Edmund Husserl

Edmund Husserl
Edmund Husserl

Edmund Gustav Albrecht Husserl, (April 8, 1859 - April 26, 1938), philosopher, was born into a Jewish family in Prostějov (Prossnitz), Moravia, Czech Republic (then part of the Austrian Empire). He is known as the "father" of phenomenology. He was a pupil of Franz Brentano and Carl Stumpf. Among others, he would influence Edith Stein (St. Teresa Benedicta of the Cross), Martin Heidegger, Jean-Paul Sartre, and Maurice Merleau-Ponty. (Hermann Weyl's interest in intuitionistic logic and impredicativity, for example, seems to have been as a result of contact with Husserl.) In 1887 he converted to Christianity and joined the Lutheran Church. He taught philosophy at Halle as a tutor (Privatdozent) from 1887, then at Gttingen as professor from 1901, and at Freiburg im Breisgau from 1916 until he retired in 1928. Following "retirement," he used the library at Freiburg to continue his researches and writing. He died at Freiburg on April 26, 1938.


Life and works

Husserl's studies and early works

Husserl initially studied mathematics at the universities of Leipzig (1876) and Berlin (1878) with the then famous professors Karl Weierstrass and Leopold Kronecker. In 1881 he went to Vienna to study under the supervision of Leo Knigsberger (a former student of Weierstrass) and obtained his doctors degree in 1883 with the work Beitrge zur Variationsrechnung (Contributions to the Calculus of Variations).

Only in 1884 in Vienna he started following lectures by Franz Brentano on psychology and philosophy. Brentano impressed him so much that he decided to dedicate his life to philosophy. Husserl studied briefly with him and then in 1886 went to the university of Halle to obtain his habilitation with Carl Stumpf, a former student of Brentano. Under his supervision he wrote ber den Begriff der Zahl (On the concept of Number; 1887) which would serve later as the base for his first major work the Philosophie der Arithmetik (Philosophy of Arithmetic; 1891).

In these first works he tries to combine mathematics, psychology and philosophy with as main goal to provide a sound foundation for mathematics. He analyses the psychological process needed to obtain the concept of number and then tries to build up a systematical theory on this analysis. To achieve this he uses several methods and concepts taken from his teachers. From Weierstrass he derives the idea that we generate the concept of number by counting a certain collection of objects. From Brentano and Stumpf he takes over the distinction between proper and improper presenting. In an example Husserl explains this in the following way: if you are standing in front of a house, you have a proper, direct presentation of that house, but if you are looking for it and ask for directions, then these directions (e.g. the house on the corner of this and that street) are an indirect, improper presentation. In other words, you can have a proper presentation of an object if it is actually present, and an improper (or symbolic as he also calls it) if you only can indicate that object through signs, symbols, etc.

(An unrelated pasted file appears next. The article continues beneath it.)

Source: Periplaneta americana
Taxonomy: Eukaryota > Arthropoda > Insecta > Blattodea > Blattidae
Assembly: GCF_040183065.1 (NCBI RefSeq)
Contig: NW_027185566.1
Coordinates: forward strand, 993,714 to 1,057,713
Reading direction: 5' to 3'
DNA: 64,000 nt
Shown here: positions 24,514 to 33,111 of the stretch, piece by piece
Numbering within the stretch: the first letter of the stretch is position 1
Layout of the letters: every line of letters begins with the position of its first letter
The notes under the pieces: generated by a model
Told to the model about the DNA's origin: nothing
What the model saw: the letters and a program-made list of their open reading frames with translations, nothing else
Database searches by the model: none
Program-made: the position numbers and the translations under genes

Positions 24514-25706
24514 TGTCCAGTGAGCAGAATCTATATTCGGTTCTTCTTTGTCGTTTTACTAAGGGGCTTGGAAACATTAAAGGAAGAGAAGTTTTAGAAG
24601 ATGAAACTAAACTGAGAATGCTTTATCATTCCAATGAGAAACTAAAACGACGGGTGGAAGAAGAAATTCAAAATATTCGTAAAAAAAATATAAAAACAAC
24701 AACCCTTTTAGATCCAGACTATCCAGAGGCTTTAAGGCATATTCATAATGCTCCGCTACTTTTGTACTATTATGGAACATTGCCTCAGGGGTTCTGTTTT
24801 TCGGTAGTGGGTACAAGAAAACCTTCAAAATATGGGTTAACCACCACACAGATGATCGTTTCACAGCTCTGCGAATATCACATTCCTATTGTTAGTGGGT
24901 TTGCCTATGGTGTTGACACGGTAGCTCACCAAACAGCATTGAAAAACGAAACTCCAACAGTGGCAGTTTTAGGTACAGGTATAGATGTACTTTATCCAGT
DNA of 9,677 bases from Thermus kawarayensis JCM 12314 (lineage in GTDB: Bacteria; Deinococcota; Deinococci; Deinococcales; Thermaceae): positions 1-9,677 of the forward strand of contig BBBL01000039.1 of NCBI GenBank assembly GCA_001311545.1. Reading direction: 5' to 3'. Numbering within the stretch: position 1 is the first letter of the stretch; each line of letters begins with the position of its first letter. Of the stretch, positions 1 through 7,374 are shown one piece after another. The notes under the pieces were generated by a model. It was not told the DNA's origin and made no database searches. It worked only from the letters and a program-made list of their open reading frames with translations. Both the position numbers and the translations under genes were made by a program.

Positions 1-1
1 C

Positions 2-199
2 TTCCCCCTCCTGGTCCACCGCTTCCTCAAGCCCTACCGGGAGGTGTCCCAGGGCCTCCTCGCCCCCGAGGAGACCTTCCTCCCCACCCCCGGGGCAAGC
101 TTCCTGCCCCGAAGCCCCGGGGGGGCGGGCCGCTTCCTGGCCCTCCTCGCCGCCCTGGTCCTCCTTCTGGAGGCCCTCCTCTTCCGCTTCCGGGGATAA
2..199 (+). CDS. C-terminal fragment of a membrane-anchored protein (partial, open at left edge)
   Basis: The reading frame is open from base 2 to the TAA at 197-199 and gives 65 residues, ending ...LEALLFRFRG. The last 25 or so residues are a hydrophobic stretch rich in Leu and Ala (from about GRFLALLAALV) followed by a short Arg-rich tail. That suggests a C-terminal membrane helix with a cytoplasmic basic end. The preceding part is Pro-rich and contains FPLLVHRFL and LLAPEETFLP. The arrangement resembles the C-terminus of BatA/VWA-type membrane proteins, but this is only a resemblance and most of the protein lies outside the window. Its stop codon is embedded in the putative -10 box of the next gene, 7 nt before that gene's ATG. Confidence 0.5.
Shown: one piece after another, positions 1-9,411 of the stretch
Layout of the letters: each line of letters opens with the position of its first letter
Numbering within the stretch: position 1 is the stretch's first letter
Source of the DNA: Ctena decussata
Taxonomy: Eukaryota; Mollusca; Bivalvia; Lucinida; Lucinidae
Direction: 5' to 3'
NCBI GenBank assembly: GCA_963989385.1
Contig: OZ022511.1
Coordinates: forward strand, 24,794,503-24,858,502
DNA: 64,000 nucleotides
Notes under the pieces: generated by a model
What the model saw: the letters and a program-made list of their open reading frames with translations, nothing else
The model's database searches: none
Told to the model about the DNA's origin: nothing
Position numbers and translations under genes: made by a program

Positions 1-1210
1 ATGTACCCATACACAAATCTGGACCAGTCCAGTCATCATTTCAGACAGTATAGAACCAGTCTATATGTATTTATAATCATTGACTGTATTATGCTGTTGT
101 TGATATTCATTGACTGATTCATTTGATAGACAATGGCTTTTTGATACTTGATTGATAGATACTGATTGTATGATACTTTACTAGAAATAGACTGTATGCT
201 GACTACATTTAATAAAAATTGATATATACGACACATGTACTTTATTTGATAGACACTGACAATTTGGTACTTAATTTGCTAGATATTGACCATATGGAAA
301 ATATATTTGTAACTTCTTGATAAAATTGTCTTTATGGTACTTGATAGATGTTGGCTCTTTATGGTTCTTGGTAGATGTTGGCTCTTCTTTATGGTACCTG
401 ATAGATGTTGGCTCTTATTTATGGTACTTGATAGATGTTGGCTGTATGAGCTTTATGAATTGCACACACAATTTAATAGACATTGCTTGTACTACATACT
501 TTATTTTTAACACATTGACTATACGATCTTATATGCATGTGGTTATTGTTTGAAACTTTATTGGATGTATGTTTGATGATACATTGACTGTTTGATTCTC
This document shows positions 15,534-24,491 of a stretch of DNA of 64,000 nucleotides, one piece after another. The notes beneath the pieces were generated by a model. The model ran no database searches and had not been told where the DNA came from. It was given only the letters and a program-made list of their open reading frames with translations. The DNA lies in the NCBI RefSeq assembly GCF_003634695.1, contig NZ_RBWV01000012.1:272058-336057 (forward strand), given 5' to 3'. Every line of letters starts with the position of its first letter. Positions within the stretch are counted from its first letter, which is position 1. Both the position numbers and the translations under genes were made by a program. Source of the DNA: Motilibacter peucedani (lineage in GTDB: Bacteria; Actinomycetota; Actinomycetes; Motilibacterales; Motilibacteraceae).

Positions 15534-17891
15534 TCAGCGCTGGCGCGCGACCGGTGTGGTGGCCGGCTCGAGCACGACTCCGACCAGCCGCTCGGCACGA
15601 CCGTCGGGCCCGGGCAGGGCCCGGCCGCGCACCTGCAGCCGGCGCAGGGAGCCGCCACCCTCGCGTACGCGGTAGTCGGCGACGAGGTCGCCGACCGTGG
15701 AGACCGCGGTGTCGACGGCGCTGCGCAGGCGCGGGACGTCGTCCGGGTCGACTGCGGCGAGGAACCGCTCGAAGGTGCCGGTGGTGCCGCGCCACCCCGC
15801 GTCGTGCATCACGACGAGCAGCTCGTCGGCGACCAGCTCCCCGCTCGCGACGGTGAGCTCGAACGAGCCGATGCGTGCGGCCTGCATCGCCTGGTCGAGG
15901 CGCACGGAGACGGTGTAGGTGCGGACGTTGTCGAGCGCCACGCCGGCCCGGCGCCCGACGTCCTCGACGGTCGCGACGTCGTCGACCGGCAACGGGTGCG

Another important element that Husserl took over from Brentano, is intentionality, the notion that the main characteristic of consciousness is that it is always intentional. While often simplistically summarised as "aboutness" or the relationship between mental acts and the external world, Brentano defined it as the main characteristic of psychical phenomena, by which they could be distinguished from physical phenomena. Every mental phenomenon, every psychological act has a content, is directed at an object (the intentional object). Every belief, desire etc. has an object that they are about: the believed, the wanted. Brentano used the expression "intentional inexistence" to indicate the status of the objects of thought in the mind. The property of being intentional, of having an intentional object, was the key feature to distinguish psychical phenomena and physical phenomena, because physical phenomena lack intentionality altogether.

Later developments

Some years after the publication of his main work, the Logische Untersuchungen (Logical Investigations; first edition, 1900-1901) Husserl made some key discoveries, that led him to assert that in order to study the structure of consciousness, one would have to distinguish between the act of consciousness (noesis) and the phenomena at which it is directed (the noemata). Knowledge of essences would only be possible by "bracketing" all assumptions about the existence of an external world. This procedure he called epoch. These new concepts prompted the publication of the Ideen (Ideas) in 1913, in which they were at first incorporated, and a plan for a second edition of the Logische Untersuchungen.